Abstract 16060: Electrocardiographic Analysis of Arrhythmogenic Right Ventricular Cardiomyopathy: Cardiovascular Events and the Epsilon Wave
Background: The abnormal ECG parameters, such as epsilon wave are specific observations in diagnostic criteria of arrhythmogenic right ventricular cardiomyopathy (ARVC). However, little is known in the relationship between cardiovascular events and ECG observation during follow-up in ARVC.
Methods: 91 patients with ARVC (mean age of 47 ± 14 and 73 males) were enrolled in this study. We examined ECG characteristics recorded at the beginning of follow-up. The epsilon wave distribution (ε wave distribution) was defined as the number of leads showing the epsilon wave among 12 lead ECG. Right ventricular ejection fraction (RVEF) was analyzed by the contrast-enhanced CT, MRI, or myocardial scintigraphy. The primary endpoint was cardiovascular mortality and secondary endpoint was hospitalization due to heart failure (HF).
Results: During the 8.6±6.7 yrs follow-up, cardiac death was observed in 11 patients (fatal group; 12%). The ε wave in any of 12 leads was observed significantly higher in the fatal group than the survival group (64% vs 24%, p=0.01). Furthermore, the fatal group had significantly wider ε wave distribution compared with the survival group (3.8 of 12 leads vs. 1.6 of 12 leads, p=0.045) and also the wider ε wave distribution correlated to a lower RVEF (p=0.04). Especially patients with the ε wave in the aVR lead had significantly higher cardiac mortality (33% vs. 15%, p=0.03), hospitalization due to HF (47% vs 15%, p=0.006) and lower RVEF (21% vs. 30%, p=0.01) compared with those without the ε wave in the aVR lead. There was no significant difference in the events of ventricular tachyarrhythmias in patients with or without ε wave in aVR.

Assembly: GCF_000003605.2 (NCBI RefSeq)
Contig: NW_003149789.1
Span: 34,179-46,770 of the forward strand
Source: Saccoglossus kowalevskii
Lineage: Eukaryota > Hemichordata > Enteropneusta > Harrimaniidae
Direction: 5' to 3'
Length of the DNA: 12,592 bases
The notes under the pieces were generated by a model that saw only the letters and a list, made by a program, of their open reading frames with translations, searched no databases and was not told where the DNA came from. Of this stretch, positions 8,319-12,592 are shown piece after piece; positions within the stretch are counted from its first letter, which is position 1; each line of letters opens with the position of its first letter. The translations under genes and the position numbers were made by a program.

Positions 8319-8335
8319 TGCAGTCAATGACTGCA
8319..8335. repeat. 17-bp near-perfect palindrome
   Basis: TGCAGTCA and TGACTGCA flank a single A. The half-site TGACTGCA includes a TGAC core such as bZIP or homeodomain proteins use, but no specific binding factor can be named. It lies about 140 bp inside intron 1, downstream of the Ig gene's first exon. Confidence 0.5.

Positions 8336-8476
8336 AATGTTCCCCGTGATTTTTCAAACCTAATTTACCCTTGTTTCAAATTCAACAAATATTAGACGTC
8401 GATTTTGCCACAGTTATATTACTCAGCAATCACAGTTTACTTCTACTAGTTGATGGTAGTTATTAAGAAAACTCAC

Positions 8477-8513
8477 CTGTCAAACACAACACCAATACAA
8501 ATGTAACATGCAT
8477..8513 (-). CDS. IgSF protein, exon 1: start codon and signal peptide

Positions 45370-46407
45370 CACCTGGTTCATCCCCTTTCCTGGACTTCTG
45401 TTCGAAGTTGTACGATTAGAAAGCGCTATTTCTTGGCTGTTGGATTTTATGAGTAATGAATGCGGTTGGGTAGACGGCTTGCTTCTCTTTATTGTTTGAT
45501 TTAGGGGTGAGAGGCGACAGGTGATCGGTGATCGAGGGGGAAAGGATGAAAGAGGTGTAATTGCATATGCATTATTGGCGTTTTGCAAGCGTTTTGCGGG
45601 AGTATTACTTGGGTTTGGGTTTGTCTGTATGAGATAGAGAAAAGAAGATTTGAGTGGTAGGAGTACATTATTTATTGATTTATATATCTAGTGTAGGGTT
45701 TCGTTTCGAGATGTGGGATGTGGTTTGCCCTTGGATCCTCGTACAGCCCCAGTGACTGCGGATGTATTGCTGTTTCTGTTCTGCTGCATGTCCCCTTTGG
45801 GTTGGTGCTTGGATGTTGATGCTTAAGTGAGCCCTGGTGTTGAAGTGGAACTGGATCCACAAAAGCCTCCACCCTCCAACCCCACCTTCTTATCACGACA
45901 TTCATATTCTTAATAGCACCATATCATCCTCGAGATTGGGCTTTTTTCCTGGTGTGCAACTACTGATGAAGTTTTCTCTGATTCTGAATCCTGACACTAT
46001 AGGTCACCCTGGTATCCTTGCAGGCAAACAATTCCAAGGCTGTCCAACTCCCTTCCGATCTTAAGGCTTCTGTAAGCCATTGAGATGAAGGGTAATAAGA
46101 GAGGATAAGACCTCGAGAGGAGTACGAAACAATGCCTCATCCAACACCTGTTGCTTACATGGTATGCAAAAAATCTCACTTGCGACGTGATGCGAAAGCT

Conclusion: In ARVC, the wide distribution of ε wave and the ε wave in the aVR lead correlated to severe right ventricle impairment and cardiovascular mortality.
- © 2013 by American Heart Association, Inc.